Anyway, I ran to Princeton and there I thought I was going to learn about real economics, not mathematical economics. But I fell under the spell of Harold Kuhn, a mathematician. And so he became my thesis director, and I started out as a mathematical economist. And then to finish this story, after a few years when I left Harold, and he said, “Alan, if you think economics is all about maximised people maximising concave functions on convex sets, you’ll be very happy in economics. But if you think it’s about something more important than that, then you’ll change your mind in a few years.” And that’s exactly what happened, okay?

The Mint:         Now, that’s very interesting, because obviously lots of people go into economics and study equilibrium and maths, et cetera, et cetera, and spend their whole career doing that, very happily. They move up the ladder, they get tenure, they get a good position and so on. But you made a dramatic change in direction. And what you put that down to, in yourself or your background or influences over you?

Alan:                Partly because I started a bit later, having had this little gap and therefore, was thinking about these things, partly because of the people I met, for example, the trade unionists and so forth. And then more importantly, I just didn’t feel that I was learning anything about what actually made the economy tick. This was interesting and intellectual stuff, but it wasn’t in fact telling me very much about how the economy worked. And that’s why I got out of it and then started doing things like studying the fish market in Marseilles, studying the foreign exchange market. I had a Houblon-Norman Fellowship to do that. And actually asking people, “What do you do?”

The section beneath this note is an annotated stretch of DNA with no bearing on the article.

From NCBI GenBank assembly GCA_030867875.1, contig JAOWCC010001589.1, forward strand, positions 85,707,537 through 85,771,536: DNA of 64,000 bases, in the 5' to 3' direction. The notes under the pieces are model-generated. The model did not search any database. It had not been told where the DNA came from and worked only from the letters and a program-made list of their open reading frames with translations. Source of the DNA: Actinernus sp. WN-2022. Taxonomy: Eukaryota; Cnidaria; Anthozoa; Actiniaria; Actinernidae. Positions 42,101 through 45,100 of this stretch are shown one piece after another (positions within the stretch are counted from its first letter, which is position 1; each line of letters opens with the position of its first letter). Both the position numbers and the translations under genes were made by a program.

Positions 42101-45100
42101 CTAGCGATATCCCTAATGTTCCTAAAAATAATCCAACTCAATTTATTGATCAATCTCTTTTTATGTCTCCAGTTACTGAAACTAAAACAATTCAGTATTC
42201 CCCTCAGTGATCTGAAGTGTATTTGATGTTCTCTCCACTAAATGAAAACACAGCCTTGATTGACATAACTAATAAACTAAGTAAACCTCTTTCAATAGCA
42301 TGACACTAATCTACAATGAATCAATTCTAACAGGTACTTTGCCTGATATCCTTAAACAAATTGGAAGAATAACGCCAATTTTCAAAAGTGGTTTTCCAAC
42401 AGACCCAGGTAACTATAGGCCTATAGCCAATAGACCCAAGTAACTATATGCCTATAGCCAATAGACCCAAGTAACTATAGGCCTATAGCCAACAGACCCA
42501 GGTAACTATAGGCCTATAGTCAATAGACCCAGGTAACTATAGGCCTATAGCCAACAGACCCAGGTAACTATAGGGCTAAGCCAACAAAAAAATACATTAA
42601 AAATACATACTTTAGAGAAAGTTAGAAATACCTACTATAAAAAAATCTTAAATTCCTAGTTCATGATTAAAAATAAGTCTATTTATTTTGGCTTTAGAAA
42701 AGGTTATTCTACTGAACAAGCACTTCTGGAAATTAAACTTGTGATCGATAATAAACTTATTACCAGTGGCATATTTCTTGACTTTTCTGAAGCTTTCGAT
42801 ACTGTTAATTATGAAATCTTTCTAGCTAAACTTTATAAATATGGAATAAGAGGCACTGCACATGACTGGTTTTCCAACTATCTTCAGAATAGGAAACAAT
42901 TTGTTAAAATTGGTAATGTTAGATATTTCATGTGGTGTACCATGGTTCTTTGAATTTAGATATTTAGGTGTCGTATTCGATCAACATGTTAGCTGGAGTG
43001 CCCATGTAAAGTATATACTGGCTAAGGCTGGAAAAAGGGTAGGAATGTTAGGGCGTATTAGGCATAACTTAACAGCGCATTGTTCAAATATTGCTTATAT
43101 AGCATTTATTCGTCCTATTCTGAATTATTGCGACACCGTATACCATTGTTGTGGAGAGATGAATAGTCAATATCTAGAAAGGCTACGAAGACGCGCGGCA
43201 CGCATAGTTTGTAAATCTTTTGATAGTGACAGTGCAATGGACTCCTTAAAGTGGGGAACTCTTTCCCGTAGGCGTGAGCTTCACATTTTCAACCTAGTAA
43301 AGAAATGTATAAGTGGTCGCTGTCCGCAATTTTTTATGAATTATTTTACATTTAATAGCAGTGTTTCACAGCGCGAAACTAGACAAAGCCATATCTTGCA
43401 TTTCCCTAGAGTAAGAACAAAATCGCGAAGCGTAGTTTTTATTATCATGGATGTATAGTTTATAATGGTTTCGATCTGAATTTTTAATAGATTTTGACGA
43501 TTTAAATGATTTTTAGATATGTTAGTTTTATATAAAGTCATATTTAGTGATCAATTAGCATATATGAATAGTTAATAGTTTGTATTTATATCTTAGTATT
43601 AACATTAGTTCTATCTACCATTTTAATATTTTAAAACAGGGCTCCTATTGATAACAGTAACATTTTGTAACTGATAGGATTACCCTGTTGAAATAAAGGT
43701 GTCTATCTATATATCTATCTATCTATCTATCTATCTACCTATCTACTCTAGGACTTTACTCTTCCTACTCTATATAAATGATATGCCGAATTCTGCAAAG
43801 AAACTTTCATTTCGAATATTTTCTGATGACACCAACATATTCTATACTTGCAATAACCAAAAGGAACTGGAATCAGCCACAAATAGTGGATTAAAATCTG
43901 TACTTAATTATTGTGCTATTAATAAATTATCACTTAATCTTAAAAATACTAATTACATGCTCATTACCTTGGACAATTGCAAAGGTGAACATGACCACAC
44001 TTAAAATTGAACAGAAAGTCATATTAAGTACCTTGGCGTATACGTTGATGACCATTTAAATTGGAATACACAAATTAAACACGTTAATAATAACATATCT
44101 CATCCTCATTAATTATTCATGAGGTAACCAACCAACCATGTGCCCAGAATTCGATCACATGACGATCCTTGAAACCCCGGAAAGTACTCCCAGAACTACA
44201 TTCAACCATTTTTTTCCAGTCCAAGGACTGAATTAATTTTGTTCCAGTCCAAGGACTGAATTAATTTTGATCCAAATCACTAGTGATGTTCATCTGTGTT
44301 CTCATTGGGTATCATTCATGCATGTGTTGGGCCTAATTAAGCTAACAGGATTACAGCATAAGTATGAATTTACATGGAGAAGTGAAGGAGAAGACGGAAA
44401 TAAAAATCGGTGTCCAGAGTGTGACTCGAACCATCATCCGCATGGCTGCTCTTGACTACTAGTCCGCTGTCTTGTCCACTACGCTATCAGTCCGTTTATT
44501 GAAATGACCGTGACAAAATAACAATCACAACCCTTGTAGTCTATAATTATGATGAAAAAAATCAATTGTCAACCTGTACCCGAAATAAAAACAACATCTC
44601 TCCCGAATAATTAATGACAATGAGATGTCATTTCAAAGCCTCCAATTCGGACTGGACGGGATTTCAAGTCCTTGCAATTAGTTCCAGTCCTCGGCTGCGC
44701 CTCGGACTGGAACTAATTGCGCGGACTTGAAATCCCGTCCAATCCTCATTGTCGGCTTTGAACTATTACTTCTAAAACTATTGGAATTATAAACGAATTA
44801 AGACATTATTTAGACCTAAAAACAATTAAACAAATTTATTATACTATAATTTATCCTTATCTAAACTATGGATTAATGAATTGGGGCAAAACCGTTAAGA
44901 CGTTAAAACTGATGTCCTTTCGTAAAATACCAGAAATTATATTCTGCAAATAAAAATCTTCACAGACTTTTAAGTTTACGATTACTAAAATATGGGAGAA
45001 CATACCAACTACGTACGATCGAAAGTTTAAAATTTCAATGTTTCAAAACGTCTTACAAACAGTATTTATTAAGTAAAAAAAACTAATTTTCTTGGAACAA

The Mint:         I want to find out more about that in a moment. But the way you tell that story, it’s as if, well, why wouldn’t you want to understand more about the economy? And clearly doing mass and theoretical models doesn’t seem to relate to what’s really happening in terms of economic phenomena. So it begs the question for me, is why more people aren’t like you, I guess? Because in a way you can say, well, of course you would want to go and actually study the real world economic phenomena. But the truth is, very few economists want to do it. So is there something about economists rather than something about you that gets some stick with that path?